Updated: Dec 11, 2020
In Feb. 2012, I made the from Chicago to Dallas, where I would establish my new home. On the drive , the feeling of a fresh start settled in, as I was traveling with all my belongings, down south across the country. I arrived in Dallas during the day and spent the day driving and taking care of errands.
As evening approached, I noticed the skylight begin to dim. I anticipated the feeling of practicing Agnihotra for the first time in the city, the same city that had taught me the importance of Agnihotra as a daily practice. I anticipated the sense of anchoring myself in this new land, my new home.
I left the department store where I had been shopping for home supplies, and moved my car to the end of the parking lot. I prepared Agnihotra in my passenger seat, which was my typical practice when on the road. I made the offering and settled into my meditation. Shortly into the meditation, though, I heard the people who had parked next to me return to their car. By then smoke from the Agnihotra fire was escaping through the windows.
I heard two men talking back and forth, and one of them asserted something about the smoke. I could tell they were concerned. I thought for a moment to break my meditation and let them know it was okay and I was performing a fire meditation, but I typically did so when someone actually approached me. I decided to stay in my meditation and not break it.
When the fire went out and I chanted the closing Mantra, I turned on the ignition to drive back closer to the department store. Right then, I heard the screeching sound of police sirens and saw the disorienting flood lights from two cars just behind me. I realized the two that were concerned had called the police.
I remained calm as two officers cautiously approached the car, one with a flashlight directed at my face, and another with his hand on his holster, poised to draw his firearm.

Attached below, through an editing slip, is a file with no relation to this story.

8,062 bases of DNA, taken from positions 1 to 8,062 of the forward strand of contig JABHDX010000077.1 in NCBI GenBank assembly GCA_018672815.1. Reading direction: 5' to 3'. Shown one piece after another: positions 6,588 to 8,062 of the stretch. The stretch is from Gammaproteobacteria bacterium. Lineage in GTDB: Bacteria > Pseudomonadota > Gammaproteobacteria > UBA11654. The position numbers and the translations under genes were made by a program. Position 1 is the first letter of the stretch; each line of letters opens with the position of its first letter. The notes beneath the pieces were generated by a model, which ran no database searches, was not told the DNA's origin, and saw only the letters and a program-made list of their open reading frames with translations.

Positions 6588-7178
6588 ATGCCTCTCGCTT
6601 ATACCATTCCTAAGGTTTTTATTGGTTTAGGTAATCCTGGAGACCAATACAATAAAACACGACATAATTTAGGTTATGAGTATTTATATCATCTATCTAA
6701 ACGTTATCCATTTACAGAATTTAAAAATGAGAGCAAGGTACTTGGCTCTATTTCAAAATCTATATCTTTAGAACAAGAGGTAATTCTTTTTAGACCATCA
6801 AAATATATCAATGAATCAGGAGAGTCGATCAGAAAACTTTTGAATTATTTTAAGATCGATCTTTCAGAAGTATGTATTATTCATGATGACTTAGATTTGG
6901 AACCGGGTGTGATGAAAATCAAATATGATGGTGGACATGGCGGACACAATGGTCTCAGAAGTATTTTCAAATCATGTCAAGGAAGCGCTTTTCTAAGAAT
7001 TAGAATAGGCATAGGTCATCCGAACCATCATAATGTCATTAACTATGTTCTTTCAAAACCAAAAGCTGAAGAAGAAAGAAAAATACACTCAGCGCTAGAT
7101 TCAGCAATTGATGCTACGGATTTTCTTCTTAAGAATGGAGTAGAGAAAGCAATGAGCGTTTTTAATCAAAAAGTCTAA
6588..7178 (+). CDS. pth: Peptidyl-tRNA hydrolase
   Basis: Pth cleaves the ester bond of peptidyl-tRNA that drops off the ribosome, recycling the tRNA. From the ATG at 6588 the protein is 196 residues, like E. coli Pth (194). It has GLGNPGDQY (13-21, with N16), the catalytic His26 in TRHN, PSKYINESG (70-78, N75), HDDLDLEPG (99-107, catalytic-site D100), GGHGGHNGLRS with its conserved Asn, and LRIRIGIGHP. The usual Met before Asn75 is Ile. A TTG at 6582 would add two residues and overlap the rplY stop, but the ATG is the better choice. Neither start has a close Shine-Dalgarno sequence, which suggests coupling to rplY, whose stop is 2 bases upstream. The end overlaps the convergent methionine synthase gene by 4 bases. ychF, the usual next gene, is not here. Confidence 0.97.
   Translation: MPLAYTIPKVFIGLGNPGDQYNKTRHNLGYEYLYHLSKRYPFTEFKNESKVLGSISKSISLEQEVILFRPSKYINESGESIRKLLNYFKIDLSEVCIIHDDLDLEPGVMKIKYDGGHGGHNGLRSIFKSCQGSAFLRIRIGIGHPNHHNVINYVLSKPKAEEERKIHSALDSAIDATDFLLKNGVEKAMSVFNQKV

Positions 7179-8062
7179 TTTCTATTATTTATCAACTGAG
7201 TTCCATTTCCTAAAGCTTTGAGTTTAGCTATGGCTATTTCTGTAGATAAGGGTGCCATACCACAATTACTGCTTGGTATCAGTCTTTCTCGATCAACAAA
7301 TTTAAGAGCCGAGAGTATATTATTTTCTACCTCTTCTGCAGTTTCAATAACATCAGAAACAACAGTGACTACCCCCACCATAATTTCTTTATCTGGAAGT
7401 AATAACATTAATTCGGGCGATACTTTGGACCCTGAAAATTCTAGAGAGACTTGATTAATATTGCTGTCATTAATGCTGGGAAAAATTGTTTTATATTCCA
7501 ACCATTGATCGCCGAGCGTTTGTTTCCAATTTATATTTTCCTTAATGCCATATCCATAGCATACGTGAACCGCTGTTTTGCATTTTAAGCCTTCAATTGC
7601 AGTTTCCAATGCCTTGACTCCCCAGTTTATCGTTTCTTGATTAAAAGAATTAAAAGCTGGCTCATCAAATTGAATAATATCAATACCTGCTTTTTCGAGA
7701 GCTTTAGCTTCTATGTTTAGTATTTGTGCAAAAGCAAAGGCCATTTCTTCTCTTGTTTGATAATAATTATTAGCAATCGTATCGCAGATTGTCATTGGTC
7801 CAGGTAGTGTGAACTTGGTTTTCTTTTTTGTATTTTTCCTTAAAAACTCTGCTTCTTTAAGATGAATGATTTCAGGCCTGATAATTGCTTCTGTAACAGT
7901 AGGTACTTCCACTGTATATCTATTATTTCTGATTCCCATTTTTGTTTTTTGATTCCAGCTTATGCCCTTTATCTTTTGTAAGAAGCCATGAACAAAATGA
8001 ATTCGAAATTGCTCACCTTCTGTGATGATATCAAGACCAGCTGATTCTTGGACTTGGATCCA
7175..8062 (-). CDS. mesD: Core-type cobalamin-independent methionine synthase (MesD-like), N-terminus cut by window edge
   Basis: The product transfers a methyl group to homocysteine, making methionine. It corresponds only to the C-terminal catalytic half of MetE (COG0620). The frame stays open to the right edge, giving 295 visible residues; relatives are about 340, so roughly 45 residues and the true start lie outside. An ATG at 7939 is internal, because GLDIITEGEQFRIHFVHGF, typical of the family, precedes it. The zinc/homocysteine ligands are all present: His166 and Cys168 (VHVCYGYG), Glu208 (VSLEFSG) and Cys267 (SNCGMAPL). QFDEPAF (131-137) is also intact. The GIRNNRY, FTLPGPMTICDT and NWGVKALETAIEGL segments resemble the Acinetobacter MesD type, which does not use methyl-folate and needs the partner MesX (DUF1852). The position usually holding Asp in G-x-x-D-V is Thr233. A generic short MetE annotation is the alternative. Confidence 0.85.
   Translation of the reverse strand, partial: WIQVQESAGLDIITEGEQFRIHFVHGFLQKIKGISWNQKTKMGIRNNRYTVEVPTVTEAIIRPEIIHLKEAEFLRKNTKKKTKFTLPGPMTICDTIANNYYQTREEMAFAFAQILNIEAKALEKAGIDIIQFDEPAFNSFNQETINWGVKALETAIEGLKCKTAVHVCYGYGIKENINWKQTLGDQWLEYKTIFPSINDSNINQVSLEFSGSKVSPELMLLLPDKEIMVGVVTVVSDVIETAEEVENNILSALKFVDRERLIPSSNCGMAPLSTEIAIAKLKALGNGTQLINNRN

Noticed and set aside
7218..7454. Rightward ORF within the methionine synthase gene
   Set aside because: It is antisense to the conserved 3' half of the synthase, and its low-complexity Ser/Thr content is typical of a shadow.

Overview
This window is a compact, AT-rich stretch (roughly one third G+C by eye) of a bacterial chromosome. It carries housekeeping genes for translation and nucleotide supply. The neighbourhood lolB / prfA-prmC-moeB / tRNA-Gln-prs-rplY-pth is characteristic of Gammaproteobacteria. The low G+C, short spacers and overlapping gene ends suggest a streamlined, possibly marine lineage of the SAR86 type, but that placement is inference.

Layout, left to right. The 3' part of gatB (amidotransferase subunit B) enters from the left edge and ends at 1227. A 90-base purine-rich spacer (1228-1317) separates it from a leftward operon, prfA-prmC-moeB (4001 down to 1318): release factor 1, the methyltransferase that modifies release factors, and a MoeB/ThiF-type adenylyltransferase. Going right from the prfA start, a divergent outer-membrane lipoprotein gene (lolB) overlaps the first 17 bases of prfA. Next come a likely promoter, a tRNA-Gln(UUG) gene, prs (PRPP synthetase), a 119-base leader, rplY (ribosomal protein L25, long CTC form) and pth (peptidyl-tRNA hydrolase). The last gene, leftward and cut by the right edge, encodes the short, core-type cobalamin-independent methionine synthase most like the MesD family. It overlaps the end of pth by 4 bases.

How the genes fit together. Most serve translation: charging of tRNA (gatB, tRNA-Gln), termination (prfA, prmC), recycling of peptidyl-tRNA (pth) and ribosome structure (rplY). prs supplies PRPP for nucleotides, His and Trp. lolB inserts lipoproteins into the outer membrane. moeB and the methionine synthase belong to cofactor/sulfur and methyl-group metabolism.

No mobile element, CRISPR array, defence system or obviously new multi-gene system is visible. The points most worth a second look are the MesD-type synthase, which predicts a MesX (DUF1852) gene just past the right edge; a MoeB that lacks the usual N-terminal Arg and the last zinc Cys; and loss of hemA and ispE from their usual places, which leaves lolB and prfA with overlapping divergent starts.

As the officer approached the driver side door, he shined the light at the Agnihotra pyramid and the emanating smoke.
In a somewhat irritated tone, he asked, "what are you doing and what is that." I told him "this is my set to perform a fire meditation and I had just concluded my practice." He asked "why I was performing here?"
I told him, "when the sun sets, I perform my fire meditation wherever I am. I happened to be shopping in the department store during sunset."
He asked for my license and registration and went back to his vehicle. The second officer stood next the driver-side door, perhaps to ensure I didn't do anything unexpected.
He had similarly asked what I was doing and I offered to share an Agnihotra pamphlet I had in the glove compartment, to hopefully convey this is a real practice. As I was reaching over he yelled at me to keep my hands on the steering wheel, and directed me to never take my hands off the steering wheel when an officer is present.
I followed his directive and maintained my silence until the first officer returned. The first officer returned and handed back my license and registration. He said he couldn't cite me for a violation, because my car was my personal property. He seemed somewhat disappointed.
When the officers left, I sat for a moment to ponder what I had just experienced. I realize that this was preparation for what was to come in my time in Dallas.